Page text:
This Week’s Sermon – Does Evangelism Really Matter?

We finish our sermon series on evangelism this week by asking if this stuff really matters. In the big picture, is evangelism more important than other ways of serving?

SCRIPTURES – Matthew 28:16-10
Then the eleven disciples went to Galilee, to the mountain where Jesus had told them to go. When they saw him, they worshiped him; but some doubted. Then Jesus came to them and said, “All authority in heaven and on earth has been given to me. Therefore go and make disciples of all nations, baptizing them in[a] the name of the Father and of the Son and of the Holy Spirit, and teaching them to obey everything I have commanded you. And surely I am with you always, to the very end of the age.”

Luke 15:1-10
Now the tax collectors and “sinners” were all gathering around to hear him. But the Pharisees and the teachers of the law muttered, “This man welcomes sinners and eats with them.” Then Jesus told them this parable: “Suppose one of you has a hundred sheep and loses one of them. Does he not leave the ninety-nine in the open country and go after the lost sheep until he finds it? And when he finds it, he joyfully puts it on his shoulders and goes home. Then he calls his friends and neighbors together and says, ‘Rejoice with me; I have found my lost sheep.’ I tell you that in the same way there will be more rejoicing in heaven over one sinner who repents than over ninety-nine righteous persons who do not need to repent.

“Or suppose a woman has ten silver coins and loses one. Does she not light a lamp, sweep the house and search carefully until she finds it? And when she finds it, she calls her friends and neighbors together and says, ‘Rejoice with me; I have found my lost coin.’ In the same way, I tell you, there is rejoicing in the presence of the angels of God over one sinner who repents.”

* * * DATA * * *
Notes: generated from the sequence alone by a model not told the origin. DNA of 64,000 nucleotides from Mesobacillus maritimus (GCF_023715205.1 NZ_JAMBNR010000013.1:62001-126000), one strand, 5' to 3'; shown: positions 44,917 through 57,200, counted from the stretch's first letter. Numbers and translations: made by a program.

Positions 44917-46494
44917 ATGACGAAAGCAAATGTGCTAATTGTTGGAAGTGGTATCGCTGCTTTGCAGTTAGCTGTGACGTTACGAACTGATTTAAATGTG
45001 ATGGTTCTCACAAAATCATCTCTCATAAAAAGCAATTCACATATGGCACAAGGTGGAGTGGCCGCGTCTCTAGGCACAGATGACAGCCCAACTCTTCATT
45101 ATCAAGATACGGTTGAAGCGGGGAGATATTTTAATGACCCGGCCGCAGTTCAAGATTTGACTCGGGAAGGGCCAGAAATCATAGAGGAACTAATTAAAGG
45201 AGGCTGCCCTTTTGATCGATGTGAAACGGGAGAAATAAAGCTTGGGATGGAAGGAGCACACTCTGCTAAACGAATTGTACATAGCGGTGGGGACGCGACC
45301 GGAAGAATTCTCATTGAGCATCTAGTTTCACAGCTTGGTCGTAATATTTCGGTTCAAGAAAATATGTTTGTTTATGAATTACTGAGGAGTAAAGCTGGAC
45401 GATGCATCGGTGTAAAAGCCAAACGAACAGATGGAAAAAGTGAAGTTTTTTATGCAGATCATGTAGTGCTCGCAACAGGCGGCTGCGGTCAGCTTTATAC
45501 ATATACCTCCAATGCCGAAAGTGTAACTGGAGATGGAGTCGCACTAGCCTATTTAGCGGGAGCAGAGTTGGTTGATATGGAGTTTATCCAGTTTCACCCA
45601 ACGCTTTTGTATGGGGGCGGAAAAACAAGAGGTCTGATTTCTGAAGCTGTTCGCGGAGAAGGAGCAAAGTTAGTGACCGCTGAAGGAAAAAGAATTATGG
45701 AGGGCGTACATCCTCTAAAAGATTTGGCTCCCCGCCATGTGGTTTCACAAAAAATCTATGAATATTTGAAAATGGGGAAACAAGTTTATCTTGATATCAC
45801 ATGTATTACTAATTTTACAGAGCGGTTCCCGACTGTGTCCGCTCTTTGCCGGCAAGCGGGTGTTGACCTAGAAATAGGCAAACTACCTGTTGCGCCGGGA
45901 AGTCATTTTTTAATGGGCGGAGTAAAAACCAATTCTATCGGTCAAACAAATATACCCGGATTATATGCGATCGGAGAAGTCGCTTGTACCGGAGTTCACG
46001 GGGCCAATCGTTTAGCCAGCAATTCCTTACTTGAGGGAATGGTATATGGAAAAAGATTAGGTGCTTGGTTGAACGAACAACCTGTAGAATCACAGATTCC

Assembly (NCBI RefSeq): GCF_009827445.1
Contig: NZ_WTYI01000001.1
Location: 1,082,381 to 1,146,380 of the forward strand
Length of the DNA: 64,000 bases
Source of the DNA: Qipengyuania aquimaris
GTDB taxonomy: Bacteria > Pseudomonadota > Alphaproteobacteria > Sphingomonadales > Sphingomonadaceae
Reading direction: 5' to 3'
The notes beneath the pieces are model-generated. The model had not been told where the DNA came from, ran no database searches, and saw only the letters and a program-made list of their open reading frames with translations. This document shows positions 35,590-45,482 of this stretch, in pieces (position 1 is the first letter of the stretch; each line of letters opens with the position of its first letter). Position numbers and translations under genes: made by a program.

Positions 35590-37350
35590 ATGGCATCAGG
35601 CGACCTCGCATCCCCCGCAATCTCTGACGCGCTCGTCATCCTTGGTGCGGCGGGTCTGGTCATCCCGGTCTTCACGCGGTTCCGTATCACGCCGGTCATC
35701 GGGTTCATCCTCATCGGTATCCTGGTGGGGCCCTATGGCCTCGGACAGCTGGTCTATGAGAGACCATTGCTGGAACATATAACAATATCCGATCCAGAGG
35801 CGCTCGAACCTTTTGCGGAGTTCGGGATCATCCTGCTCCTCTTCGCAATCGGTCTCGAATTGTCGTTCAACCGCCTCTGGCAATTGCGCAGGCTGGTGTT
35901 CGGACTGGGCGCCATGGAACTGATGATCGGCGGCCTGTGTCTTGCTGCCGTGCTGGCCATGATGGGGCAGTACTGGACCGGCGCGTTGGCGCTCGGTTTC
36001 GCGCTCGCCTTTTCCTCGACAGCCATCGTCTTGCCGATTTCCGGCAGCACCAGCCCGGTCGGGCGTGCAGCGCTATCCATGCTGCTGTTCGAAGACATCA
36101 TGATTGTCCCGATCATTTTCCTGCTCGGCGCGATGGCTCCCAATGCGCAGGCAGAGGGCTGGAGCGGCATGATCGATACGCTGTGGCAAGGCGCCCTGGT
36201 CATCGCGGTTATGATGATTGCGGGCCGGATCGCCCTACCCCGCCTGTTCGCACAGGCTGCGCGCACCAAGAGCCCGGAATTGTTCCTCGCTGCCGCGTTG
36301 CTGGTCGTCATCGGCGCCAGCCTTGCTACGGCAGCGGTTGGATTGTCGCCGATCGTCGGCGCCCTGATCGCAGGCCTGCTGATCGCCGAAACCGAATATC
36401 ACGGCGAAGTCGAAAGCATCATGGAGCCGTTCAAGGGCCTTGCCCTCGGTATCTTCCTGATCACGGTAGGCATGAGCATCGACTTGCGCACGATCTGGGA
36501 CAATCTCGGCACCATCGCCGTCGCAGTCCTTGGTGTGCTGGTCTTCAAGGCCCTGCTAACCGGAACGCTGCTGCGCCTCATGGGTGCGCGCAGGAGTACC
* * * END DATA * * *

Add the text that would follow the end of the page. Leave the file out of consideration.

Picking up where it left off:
Me, An Evangelist?!? sermon series
#4 – Does Evangelism Really Matter?
August 29, 2010

I used to have a pretty standard nightly routine before bed, which included putting my keys, wallet, cell phone and wedding ring on the hall table, ready to be retrieved the next morning. One morning, however, I noticed that my keys were there, my wallet was there, my cell phone was there, but my wedding ring was gone…and had been replaced by a couple Barbies, that our daughter Sydney, who was four at the time, had named Kackey and Yay-yay. Kackey and Yay-Yay were very important to her, so she probably thought this was a fair trade. As calmly as I could, I ask her if she’d been playing with Daddy’s ring, which she knew not to do. She said she had, and she couldn’t remember where she left it. So I started off on a mad search around our house to find it. I looked in all the usual places – in between couch cushions, under furniture, in pants pockets – but when I didn’t find it, I realized I had to start thinking like a four-year-old. So I looked in the heating vents, in the toilets, in the garbage cans, in the VCR, in the “Pretty Pretty Princess” game. I finally found it one day in the potpourri bowl, because, as all four-year-olds know, that’s where you are supposed to keep your dad’s wedding ring. I still remember both the feeling of panic while it was lost and the feeling of joy after it was found.